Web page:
Sheku Bayoh '˜took zombie drug' before he died in custody

Sheku Bayoh, the man who died in custody after being restrained by Police Scotland officers, had taken a drug linked to rage, delirium and paranoia, according to his death certificate.
Sheku Bayoh, who died in police custody in May 2015. Picture: PA WireSheku Bayoh, who died in police custody in May 2015. Picture: PA Wire
Sheku Bayoh, who died in police custody in May 2015. Picture: PA Wire

Mr Bayoh, 31, had traces of alpha-PVP. an illegal substance also known as ‘flakka’ in his body when he died, it was reported today. The drug is said to have caused deaths and bizarre behaviour.

His death certificate also noted that Mr Bayoh, a father of two, had taken esctasy before he became involved in an altercation with poilce officers in a street near his home in Kirkcaldy, Fife, in May last year. It states that his cause of death as: “Sudden death in a man intoxicated by Methylenedioxmethamphetamine (ecsatasy) and alpha-Pyrrolidinopentiophenone whilst being restrained”, according to reports.

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A lawyer representing the Scottish Police Federation and seven of the officers under investigation in connection with Mr Bayoh’s death described the development as “highly significant”.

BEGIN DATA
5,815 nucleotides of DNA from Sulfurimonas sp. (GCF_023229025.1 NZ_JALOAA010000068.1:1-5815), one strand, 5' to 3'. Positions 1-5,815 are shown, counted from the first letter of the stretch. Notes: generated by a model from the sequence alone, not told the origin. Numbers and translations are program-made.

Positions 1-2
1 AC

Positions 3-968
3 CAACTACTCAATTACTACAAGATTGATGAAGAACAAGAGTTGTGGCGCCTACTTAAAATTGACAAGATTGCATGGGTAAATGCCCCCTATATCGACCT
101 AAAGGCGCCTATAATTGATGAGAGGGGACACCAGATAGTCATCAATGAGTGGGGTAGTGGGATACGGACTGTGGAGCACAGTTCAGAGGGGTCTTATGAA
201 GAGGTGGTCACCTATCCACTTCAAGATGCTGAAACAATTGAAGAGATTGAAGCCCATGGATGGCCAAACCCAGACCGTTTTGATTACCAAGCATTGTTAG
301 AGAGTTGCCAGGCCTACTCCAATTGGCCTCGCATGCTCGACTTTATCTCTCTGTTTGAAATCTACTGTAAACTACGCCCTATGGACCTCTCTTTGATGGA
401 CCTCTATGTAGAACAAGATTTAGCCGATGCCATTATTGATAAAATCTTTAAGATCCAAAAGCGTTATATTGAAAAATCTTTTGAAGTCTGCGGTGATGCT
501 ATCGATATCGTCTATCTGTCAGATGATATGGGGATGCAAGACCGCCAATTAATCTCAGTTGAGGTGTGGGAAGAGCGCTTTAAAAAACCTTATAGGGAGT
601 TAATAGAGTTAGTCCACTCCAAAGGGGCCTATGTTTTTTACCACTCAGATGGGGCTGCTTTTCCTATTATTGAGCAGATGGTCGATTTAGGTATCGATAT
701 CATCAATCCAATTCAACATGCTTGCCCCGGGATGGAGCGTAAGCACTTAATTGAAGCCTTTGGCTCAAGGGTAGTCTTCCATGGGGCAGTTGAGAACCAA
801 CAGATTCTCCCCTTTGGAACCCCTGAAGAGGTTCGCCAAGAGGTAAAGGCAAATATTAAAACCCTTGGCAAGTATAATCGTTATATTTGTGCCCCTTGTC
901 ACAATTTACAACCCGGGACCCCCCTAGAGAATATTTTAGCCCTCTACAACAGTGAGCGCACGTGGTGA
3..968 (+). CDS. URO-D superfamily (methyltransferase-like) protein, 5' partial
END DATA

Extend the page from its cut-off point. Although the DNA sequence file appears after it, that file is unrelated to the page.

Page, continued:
Peter Watson told a newspaper: “It reveals that Mr Bayoh had taken a psychoactive drug. It is a hyperstimulant, which leads to people going into a zombie-like state where they don’t respond to external communication, Significantly it is also connected with cardiac problems.”

Aamer Anwar, the solicitor representing Mr Bayoh’s family, said speculation about the document was “deeply unhelpful”.

Police officers detained Mr Bayoh after responding to reports of a man carrying a knife. They restrained him using arm and leg restraints, batons and CS spray. Mr Bayoh died in Kikrcaldy’s Victoria Hopsital. He had suffered cuts, bruises and grazes including two dozen injuries to his face and neck.

The officers have been accused of using excessive force.

The Police Investigations and Review Commissioner confirmed that its report into the incident is still being considered by the Lord Advocate, James Wolffe.